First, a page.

Sen. Rich Crandall, R-Mesa, said he won’t “poke her in the eye” by insisting on final passage of bills important to him.
The sentiment that lawmakers shouldn’t dare the governor appears nearly universally shared. One lobbyist told the ~Arizona Capitol Times~ that Brewer is a woman of her word, and there’s no point risking a veto.
Sen. John McComish, R-Phoenix, said the governor is trying to get lawmakers’ attention, and now that she’s gotten it, he hopes things go back to normal.
“Now that she has our attention, and she’s made her point about the importance of budget negotiations — [I hope] that she doesn’t continue that policy. That would be my hope,” McComish said.
It remains to be seen how long the House and the Senate will honor the moratorium.
Some Republicans have privately expressed disappointment at the moratorium, and others, like Biggs, suggested they keep sending her bills.
“It doesn’t have a logic for me,” he said. “‘I’m going to veto everything.’ Well, just think about that. Good policy that comes out of the Legislature that there’s no reason to veto — you’d really veto that?”
When pressed if he would, then, risk a veto, Biggs replied, “We were elected by voters all over the state to do the Legislature’s business.”
Already, the moratorium has put the brakes on proposals whose authors were hoping to get enacted sooner rather than later.
Among the pending measures in the Senate is legislation to bar from the ballot any candidate who owes more than $1,000 in fines, penalties or other fees stemming from election law violations.
The measure is widely regarded to target former Rep. Doug Quelland, who has failed to pay $31,000 in Clean Elections fines.
Quelland is once more running for the Legislature, but as an independent rather than a Republican.
If the measure is to actually affect Quelland, however, it must be signed into law soon: The deadline for candidates to submit nomination papers is May 30. And while the bill contains an emergency clause — which means it becomes law once signed by the governor — it needs to be reviewed by the U.S. Department of Justice.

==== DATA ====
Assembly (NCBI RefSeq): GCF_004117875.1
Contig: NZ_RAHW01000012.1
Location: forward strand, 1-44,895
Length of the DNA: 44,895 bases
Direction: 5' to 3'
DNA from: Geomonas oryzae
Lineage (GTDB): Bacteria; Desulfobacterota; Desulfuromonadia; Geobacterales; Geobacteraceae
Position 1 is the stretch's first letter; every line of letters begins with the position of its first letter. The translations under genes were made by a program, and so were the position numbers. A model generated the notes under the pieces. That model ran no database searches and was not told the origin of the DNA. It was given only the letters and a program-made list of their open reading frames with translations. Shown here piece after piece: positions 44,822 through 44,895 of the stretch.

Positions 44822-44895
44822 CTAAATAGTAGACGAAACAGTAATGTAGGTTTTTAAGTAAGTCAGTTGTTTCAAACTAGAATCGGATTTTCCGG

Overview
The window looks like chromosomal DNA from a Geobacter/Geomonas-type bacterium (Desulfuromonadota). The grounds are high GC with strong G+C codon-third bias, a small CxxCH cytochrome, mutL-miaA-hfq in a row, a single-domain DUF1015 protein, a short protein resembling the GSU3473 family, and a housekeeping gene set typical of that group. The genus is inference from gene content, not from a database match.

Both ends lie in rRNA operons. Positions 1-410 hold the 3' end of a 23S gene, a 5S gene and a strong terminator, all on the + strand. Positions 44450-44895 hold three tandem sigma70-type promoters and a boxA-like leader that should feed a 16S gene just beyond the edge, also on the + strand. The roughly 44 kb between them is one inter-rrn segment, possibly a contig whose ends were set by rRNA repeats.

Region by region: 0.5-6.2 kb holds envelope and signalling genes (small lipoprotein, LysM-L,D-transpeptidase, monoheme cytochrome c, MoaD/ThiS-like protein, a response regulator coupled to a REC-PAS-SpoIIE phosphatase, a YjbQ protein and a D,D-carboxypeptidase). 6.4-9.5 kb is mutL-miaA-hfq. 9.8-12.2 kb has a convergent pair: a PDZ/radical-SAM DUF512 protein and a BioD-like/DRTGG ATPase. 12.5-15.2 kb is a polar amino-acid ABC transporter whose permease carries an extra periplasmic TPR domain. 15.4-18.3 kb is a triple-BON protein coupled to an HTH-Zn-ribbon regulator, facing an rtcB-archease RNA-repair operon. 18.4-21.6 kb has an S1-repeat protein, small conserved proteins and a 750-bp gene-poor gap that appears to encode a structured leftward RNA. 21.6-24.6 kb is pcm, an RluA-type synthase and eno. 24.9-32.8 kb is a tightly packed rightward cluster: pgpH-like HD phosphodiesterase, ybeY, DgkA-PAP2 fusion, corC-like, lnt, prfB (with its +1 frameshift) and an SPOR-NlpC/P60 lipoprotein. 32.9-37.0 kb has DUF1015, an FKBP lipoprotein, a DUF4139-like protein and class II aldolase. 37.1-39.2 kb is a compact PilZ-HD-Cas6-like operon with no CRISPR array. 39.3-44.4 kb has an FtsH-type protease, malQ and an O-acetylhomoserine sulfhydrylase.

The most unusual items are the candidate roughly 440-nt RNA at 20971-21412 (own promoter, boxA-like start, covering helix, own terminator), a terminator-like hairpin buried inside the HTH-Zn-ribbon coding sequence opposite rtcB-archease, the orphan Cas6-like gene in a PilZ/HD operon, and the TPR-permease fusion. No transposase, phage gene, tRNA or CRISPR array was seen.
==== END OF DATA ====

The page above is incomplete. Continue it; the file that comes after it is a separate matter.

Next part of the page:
That review can take up to 60 days. Though the bill’s sponsor, Glendale Republican Sen. Linda Gray, said she’ll ask for an expedited review, the longer the bill sits in the Senate, the less likely it is that the law will be in place before the nomination filing deadline.
And that’s not the only potential problem.
A moratorium sets up an artificial bottleneck, and once it is lifted, lawmakers will suddenly find themselves rushing to pass bills even as pressure mounts to end the session once a budget is completed.
Ninth Floor: Pierce, Tobin went back on agreement Jeremy Duda firstname.lastname@example.org Gov. Jan Brewer’s decision to not sign any new bills until she gets a budget came only after Senate President Steve Pierce and House Speaker Andy Tobin backtracked on agreements they made with the governor on a handful of spending items, according to a Brewer spokesman.
Matthew Benson said Pierce and Tobin had agreed to several of Brewer’s key spending proposals, including new funding for K-12 education, public safety and the Department of Economic Security. But the two chamber leaders informed her during an April 17 meeting that they were reverting to legislative Republicans’ earlier budget proposal that ignored many of Brewer’s spending priorities, Benson said.
In response, Brewer said she would veto any bill that reached her desk before an acceptable budget was passed, Benson said.
“The governor and legislative leaders weren’t far off at all at the end of last week, and that changed significantly as of the beginning of this week — and not due to anything that the governor did. … That was due to a change in position from legislative leadership,” Benson said. “I think that solidified in the governor’s mind the idea that they’ve got a lot of work to do on reaching a budget agreement. And after 100 plus days of the session, it’s time to focus on getting a spending plan for the state.”
Pierce, R-Prescott, denied changing his position on the budget. He said Brewer’s decision was simply meant to force the Legislature to get the budget done.
“I did not back out of anything. That’s wrong,” Pierce said.
Tobin spokesman Rey Torres would not comment on Benson’s statement, saying the speaker is not negotiating the budget in the media.
Some of Brewer’s key spending priorities in her proposed budget include $100 million for K-12 school building renewal projects and another $100 million for school equipment; $42 million to DES to offset federal funding cuts for Child Protective Services, elderly care and adoption services; $50 million for a 500-bed maximum security prison; and nearly $10 million to hire new correctional officers.
– Jim Small contributed to this report.